If I'd walked out of the Line Hut and found my aircraft in the state some modellers produce, I'd walk right back in, throw the Form 700 at the Chief and put the entire see-off team on a fizzer PDQ!

Absolutely correct Deb,as I've said before,paint what you see,not what you think you see.

Can't be doing with these pre-shaded,post shaded,pin washed and lord knows whatever other "techniques"are in fashion "works of art".

They're not works of art,they're awful.Totally unrealistic and nothing like any aeroplane that is being used that I've ever come across in real life.

Edited by Miggers

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5 minutes ago, Miggers said:

Bang this on your "Santa I'd like" list sharpish PC:https://www.amazon.co.uk/Art-Weathering-Martyn-Welch/dp/1874103119

Yes,I know its primarily aimed at railway modellers,but it is an absolute bible for weathering and shows you step by step how to.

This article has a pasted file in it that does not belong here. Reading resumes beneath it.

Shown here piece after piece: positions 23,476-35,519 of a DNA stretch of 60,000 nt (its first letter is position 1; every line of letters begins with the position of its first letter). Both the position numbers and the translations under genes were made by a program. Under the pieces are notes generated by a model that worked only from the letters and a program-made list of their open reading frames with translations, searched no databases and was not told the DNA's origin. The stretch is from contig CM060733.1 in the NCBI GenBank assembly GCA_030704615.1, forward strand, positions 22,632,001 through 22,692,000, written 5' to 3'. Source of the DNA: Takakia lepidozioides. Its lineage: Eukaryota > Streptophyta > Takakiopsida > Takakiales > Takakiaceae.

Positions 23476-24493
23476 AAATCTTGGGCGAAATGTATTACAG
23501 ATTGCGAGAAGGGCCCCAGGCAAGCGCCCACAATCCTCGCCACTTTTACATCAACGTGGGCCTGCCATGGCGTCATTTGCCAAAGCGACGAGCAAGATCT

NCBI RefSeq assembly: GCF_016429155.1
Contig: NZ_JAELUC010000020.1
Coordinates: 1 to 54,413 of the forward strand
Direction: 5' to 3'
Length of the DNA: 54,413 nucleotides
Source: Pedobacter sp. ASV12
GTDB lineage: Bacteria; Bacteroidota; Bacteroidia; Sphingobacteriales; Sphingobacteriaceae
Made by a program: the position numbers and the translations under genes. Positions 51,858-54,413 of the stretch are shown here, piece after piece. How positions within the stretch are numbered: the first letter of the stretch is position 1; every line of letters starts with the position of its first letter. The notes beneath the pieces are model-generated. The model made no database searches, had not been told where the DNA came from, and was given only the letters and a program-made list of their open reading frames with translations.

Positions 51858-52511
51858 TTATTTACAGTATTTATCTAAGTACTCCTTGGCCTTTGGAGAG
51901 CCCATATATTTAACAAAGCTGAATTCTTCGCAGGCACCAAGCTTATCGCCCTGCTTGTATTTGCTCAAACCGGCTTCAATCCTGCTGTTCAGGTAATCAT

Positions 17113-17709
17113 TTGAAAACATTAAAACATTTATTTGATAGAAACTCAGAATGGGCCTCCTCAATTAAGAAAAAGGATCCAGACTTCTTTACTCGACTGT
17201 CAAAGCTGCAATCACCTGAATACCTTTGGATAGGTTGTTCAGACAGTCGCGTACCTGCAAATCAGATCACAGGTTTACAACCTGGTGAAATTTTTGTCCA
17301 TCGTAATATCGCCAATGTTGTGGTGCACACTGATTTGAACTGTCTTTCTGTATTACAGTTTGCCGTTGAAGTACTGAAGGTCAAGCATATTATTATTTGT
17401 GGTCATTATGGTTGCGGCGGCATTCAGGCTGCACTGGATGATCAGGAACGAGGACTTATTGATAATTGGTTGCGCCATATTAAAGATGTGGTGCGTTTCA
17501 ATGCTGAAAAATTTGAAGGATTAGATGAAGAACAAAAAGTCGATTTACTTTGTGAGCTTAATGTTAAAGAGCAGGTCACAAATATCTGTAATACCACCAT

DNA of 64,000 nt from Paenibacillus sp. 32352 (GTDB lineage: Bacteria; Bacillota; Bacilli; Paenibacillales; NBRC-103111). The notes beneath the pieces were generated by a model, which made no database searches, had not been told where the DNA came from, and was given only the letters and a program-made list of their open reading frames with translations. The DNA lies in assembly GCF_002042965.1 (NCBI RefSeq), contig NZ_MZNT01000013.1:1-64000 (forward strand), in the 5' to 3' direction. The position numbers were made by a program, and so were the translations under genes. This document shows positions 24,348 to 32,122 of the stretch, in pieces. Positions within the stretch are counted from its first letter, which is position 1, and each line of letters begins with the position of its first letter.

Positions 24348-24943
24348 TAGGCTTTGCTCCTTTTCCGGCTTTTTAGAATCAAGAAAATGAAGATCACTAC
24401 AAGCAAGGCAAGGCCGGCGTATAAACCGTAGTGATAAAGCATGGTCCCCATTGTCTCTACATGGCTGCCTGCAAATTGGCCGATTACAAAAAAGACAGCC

Here is his site with some of his work:http://martynwelch.com/

Some of them look like you can climb aboard and drive them away.

No Al,you're not in the loony minority,you're pretty much right on the money.

Absolutely correct Deb,as I've said before,paint what you see,not what you think you see.

Can't be doing with these pre-shaded,post shaded,pin washed and lord knows whatever other "techniques"are in fashion "works of art".

They're not works of art,they're awful.Totally unrealistic and nothing like any aeroplane that is being used that I've ever come across in real life.

Martyn is a top bloke, and was a huge influence on me and my old man when we started modelling seriously back in the 90s. He used to be editor for a while of Mode railway journal which is like food porn for modellers. A throughly nice bloke too, I remember meeting him nearly 20 years ago and he was happy to share the secrets of his skills with a youthful 06/24. It's a fab book. 

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Once I get started I really enjoy weathering.....It's the getting started that's the issue for me.  :blush: